Having been added to Chromebooks running the Canary channel quite a while back now, the Shortcut Customization application has remained a tabled project. The Chrome OS development team has either been planning out its execution of the experiment, or has placed it on the back burner until now. I just received an update that finally adds some real functionality to the app. To be fair, it’s still early in its development, so it’s not like it’s late or anything, but as a Canary user, it’s been sitting for a bit with no updates, so this is exciting!
Instead of showing just ‘Chrome OS’ and ‘Browser’ shortcut categories, the app recently added ‘Android’ and ‘Accessibility’ tabs on the left-hand sidebar as well, and now, the former two now house content. Chrome OS has shortcut keys for Window Management (snapping left and right), and Virtual Desks (creating and removing desks) while ‘Browser’ has just one – ‘New Tab’.
Interestingly, the ‘New Tab’ shortcut has a lock icon next to it, indicating that it can’t be changed. It’s not suprising though – ‘Ctrl + t’ has been around forever and is practically baked into the DNA of the browser. However, what is surprising is that it’s featured here at all. Let me explain.
I always thought that the shortcut customization app would only house changeable keybinds, but since unchangeable ones are also listed, it leads me to believe that the standard Shortcuts app may one day be replaced by this new one. If it is, you’ll not only be able to view all your Chromebook’s shortcuts from one location, but you’ll also be able to modify them there too. This would create a more unified experience, and makes perfect sense to me as the way forward. I think Google is just building it out separately before they merge the two – smart.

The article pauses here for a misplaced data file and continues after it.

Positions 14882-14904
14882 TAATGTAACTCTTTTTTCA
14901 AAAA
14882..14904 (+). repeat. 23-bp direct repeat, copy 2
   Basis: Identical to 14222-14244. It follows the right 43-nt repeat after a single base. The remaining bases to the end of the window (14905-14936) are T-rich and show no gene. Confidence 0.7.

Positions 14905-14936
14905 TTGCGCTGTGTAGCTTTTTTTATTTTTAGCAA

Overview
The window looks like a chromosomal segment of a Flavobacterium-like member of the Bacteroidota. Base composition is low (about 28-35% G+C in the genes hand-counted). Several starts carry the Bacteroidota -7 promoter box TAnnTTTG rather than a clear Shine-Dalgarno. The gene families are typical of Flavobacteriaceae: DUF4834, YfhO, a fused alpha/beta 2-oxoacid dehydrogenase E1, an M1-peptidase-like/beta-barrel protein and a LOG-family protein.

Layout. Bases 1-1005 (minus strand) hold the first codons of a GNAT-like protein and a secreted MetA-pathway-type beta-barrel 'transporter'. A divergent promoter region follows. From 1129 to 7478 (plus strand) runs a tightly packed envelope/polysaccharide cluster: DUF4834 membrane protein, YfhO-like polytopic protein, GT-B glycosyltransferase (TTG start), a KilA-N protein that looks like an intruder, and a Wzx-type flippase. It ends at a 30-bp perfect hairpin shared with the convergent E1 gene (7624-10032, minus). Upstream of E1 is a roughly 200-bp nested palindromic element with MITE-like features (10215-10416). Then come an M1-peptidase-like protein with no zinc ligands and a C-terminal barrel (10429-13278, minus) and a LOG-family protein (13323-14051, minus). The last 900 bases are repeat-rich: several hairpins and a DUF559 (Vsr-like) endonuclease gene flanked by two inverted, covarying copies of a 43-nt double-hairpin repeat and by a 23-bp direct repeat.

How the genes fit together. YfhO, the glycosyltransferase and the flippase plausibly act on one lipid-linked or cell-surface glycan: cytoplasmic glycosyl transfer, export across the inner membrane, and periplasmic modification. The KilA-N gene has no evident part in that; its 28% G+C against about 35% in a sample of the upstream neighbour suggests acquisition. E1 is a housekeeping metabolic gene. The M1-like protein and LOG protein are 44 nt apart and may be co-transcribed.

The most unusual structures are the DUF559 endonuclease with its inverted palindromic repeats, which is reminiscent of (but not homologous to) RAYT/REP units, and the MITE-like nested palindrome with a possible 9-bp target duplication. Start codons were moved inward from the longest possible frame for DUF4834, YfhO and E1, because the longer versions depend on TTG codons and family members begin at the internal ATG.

Once clicked, the available shortcuts display a dialog box that shows the initial keybind and a box where you can press your own custom key combination to set it in place of or in addition to what it previously was. You’ll notice that the image above isn’t a screenshot – it’s a picture I had to snap with my phone. It was impossible to grab the image with the inbuilt Chrome OS keyboard shortcut for screenshots becuase it was blocked off in favor of the app looking for my decision on what the new keybind for ‘Snap Window Left’ would be.
The dialog box asks you to press 1-4 modifiers in addition to one other key on your keyboard. For example, you can press and hold ctrl, alt, shift, and or search + left arrow’ in order to snap the window left instead of using ‘alt + [‘, but using all four feels unecessarily complicated, doesn’t it? Instead, I suggest keeping your keybinds simple and memorable – especially if you plan to have a lot of them once the application reaches its full potential.
Choose only one or two key modifiers in addition to a keyboard key like an arrow, letter or number. Just do what makes sense the most to you and that doesn’t interfere with other vital shortcuts. Are you going to customize your own shortcuts or are you sticking to what you’ve already come to know as the core experience out of the box for your Chromebook?